The night Jeff Buckley played Trinity Ball, after watching the Late Late

RTÉ to broadcast documentary of singer performing his first gig outside the US

 

From The Smiths at Dundalk’s Fairways Hotel to Nirvana playing the Top Hat in Dún Laoghaire and David Bowie in the Baggot Inn, there are some concerts that have become a thing of wonder.

But Jeff Buckley’s appearance at the 1992 Trinity Ball is perhaps the most mystifying of them all.

Buckley arrived in Dublin in May of that year as a complete unknown. He had no promoter, no manager, no record deal, no album to sell and had never before performed outside the US.

He had only just begun performing at Sin-é, the tiny Irish cafe in New York’s East Village where he would make his name.

It would be more than two years before his acclaimed debut album, Grace, was released. So, how did this singer from Anaheim, California – whose early death would later make him an icon – end up performing in front of oblivious students dressed in tuxedos and dinner dresses?

Incredibly, there is footage of the show.

For nearly 25 years, this recording – on a beat-up Scotch videotape – has been boxed away. The footage features a young Buckley strolling around College Green, watching the fireworks to mark Trinity’s 400th year celebrations and walking in-shot of then President Mary Robinson.

Totally forgot

The tape also includes his full five-song set, shot from the side of stage. That night, he played an eclectic set of covers that consisted of songs by Sister Rosetta Tharpe, Bob Dylan, Led Zeppelin, Porter Wagoner and Van Morrison.

The man who filmed it was a Dubliner named Michael Murphy, then working as an A&R scout for the now defunct record label, Imago.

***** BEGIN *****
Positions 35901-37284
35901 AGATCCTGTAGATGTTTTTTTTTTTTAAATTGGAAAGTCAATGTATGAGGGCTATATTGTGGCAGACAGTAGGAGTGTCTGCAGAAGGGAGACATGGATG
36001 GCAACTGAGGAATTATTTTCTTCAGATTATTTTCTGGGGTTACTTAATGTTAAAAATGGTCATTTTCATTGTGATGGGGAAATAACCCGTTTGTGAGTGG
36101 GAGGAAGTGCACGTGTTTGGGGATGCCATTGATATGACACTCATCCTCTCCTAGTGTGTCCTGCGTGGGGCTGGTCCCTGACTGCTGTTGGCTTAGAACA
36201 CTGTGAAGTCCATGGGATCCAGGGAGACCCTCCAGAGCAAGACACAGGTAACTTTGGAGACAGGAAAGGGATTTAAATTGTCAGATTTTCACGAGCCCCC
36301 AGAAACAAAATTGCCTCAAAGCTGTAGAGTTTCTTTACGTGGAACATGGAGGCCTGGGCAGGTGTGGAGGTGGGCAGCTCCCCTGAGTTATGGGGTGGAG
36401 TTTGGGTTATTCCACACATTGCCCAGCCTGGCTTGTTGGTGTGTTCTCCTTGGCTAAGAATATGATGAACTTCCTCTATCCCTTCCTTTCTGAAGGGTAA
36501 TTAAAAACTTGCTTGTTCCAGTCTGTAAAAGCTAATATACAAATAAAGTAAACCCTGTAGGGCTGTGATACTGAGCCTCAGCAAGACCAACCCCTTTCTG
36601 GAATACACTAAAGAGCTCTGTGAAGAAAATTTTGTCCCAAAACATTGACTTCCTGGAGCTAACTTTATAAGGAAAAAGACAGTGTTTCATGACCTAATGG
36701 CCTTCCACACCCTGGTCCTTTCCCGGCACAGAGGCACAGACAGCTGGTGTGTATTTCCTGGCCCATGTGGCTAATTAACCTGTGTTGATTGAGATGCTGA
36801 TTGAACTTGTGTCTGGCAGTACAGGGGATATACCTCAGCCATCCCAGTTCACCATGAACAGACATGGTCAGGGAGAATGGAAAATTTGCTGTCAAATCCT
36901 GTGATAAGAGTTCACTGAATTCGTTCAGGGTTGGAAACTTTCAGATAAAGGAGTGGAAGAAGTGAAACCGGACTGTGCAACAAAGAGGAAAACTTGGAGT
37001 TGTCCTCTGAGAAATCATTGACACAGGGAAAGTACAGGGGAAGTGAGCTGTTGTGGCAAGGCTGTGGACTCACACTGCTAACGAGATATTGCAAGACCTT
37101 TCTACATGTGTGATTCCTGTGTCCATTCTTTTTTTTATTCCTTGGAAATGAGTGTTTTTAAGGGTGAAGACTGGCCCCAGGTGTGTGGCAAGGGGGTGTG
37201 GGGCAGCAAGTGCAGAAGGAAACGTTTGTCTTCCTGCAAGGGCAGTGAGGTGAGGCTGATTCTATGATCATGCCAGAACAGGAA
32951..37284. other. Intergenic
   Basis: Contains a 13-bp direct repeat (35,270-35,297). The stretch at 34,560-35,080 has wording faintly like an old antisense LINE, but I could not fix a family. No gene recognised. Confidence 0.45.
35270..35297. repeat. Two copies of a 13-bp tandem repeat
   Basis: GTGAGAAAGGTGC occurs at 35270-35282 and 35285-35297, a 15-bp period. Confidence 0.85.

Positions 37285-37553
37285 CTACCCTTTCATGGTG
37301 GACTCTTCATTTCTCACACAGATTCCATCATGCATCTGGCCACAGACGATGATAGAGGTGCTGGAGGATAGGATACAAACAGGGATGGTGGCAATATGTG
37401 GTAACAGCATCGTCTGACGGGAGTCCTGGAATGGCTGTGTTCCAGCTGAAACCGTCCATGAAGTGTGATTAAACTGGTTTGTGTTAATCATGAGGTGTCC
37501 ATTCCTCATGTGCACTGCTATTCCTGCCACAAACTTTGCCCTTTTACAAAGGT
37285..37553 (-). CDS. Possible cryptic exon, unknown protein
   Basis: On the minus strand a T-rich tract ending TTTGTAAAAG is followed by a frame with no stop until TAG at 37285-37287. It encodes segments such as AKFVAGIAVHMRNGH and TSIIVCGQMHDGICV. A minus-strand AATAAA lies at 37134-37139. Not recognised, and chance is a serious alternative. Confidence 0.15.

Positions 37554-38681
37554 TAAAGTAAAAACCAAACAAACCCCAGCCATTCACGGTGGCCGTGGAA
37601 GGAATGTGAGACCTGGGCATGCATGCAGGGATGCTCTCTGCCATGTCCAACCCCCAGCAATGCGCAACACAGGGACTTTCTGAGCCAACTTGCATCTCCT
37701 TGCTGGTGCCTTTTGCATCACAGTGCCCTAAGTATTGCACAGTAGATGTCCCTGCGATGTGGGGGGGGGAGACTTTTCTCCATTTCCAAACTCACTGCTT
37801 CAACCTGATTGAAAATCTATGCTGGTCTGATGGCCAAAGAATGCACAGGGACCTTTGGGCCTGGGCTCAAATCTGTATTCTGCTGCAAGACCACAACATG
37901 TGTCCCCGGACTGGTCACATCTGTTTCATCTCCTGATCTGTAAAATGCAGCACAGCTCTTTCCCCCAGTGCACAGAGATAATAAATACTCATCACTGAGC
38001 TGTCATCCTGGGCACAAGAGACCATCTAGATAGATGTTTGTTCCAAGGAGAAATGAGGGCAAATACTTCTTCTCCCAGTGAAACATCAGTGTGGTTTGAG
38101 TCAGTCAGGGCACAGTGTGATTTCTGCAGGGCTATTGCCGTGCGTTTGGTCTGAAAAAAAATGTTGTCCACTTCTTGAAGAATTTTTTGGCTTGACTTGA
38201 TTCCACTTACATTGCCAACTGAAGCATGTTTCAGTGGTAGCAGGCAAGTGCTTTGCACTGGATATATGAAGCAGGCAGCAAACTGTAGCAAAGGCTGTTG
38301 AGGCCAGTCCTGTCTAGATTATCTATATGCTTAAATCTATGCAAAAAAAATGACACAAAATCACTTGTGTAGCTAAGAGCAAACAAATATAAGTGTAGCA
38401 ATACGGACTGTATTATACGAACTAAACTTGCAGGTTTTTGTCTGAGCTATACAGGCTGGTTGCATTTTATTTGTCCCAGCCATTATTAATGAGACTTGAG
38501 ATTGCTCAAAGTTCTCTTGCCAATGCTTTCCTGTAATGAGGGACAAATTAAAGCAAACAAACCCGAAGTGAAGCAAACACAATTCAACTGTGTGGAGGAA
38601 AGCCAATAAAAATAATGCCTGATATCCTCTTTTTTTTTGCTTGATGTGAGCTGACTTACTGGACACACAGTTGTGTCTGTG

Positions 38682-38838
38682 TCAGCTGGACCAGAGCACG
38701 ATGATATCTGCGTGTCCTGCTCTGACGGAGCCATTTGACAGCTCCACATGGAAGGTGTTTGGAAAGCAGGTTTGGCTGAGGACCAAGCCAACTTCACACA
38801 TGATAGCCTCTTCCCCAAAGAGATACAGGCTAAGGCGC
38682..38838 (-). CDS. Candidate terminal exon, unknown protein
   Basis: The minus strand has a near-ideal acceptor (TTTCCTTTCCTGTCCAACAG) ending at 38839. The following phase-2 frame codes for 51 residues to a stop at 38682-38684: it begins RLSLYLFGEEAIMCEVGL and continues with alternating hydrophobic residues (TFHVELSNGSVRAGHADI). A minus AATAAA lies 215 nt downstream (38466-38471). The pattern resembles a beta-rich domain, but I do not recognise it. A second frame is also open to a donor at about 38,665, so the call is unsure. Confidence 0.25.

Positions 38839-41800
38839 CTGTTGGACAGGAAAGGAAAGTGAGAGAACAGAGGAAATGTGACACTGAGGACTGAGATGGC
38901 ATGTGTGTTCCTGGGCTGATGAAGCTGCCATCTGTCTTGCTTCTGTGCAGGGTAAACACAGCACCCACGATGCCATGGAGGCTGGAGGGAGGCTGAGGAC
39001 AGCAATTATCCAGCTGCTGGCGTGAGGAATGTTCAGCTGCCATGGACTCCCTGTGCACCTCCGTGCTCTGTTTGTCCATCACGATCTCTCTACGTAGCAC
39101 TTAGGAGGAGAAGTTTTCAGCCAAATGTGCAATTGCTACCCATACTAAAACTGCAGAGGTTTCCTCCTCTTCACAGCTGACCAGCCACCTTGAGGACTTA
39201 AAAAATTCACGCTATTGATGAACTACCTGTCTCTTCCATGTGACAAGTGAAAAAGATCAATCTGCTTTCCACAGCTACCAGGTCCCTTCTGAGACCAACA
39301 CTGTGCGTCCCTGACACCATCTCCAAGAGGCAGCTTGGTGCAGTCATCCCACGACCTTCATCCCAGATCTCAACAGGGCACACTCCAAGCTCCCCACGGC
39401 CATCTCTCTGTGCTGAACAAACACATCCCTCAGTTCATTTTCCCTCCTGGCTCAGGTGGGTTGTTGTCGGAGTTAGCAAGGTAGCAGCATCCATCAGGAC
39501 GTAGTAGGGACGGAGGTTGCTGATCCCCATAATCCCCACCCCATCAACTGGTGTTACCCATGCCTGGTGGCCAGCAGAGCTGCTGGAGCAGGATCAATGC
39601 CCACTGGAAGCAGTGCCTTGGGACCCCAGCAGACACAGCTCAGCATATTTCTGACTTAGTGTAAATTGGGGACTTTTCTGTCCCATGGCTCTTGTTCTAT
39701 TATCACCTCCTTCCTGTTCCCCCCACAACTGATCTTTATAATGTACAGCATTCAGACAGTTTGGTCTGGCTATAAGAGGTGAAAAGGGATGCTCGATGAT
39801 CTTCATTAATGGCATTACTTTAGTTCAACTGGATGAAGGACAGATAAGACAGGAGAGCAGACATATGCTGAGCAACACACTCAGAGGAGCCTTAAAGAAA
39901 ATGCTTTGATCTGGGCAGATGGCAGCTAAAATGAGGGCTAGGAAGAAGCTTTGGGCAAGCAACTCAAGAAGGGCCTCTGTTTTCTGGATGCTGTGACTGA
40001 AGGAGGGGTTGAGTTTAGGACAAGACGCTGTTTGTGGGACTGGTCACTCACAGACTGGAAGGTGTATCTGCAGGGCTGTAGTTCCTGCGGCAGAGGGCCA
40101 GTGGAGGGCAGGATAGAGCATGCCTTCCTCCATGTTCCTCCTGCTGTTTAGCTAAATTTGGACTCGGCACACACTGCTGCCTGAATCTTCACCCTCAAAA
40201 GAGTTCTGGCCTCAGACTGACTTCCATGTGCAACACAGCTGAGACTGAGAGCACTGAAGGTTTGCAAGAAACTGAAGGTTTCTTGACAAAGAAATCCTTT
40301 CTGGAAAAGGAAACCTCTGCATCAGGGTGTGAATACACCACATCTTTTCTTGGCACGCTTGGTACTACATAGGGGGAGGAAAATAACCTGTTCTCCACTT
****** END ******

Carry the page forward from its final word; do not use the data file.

“I totally forgot that I had recorded that show,” he says. “I would imagine it’s the first ever Jeff Buckley solo show that was filmed.” Murphy has no plans to release the footage although he has allowed some of the audio to be used in an RTÉ radio documentary that I have made.

We’re sat in the sitting room of Murphy’s parents’ house. He brought Buckley to Ireland, and he stayed in this house.

“He sat where you’re sat and watched The Late Late Show with my parents before going to do the gig,” Murphy says with a smile.

Murphy emigrated to New York in early 1992 and first encountered Buckley playing in a band called Gods and Monsters.

“He left Gods and Monsters shortly after the show that I saw. That’s when he began playing in Sin-é as a solo act.”

Sin-é was a tiny coffee shop in the East Village that was set up by two Irish emigrants, Shane Doyle and Karl Geary. It sold bad coffee by day but, by night, it became something special.

No audience

Irish acts passing through – such as Shane MacGowan and Sinéad O’Connor – would often perform impromptu sets, while local residents Allen Ginsberg, Iggy Pop and Gabriel Byrne were regulars. Thirty people would see it packed.

Buckley had played there at least once before, with Glen Hansard in August 1991. He had met Hansard after answering an advertisement in Los Angeles to perform with The Commitments, who were on a promotional tour for the US release of the movie.

This gig brought him to Sin-é and, in April 1992, he took over a Monday night residency.

“He was the guy you went to see anytime that you were free,” says Murphy. “Every night that Jeff was playing, we went down. And there were times when the audience was five or six people. So, you’re seeing somebody very early in their career. They’re not playing to an audience, because there is no audience.”

Murphy and and Imago’s head of A&R (artists and repertoire), Kate Hyman, were convinced of Buckley’s potential, and Murphy, a Trinity graduate, got in touch with its then entertainments officer, Colm O’Dwyer.

Buckley flew to Dublin on May 14th.

“Most people when they come for such a short period of time would bring a rucksack with some clothes, but Jeff was standing at Dublin Airport in his Sex Pistols T-shirt and he had this big, New York-style ghetto blaster that he had brought for two-and-a-half days in Dublin.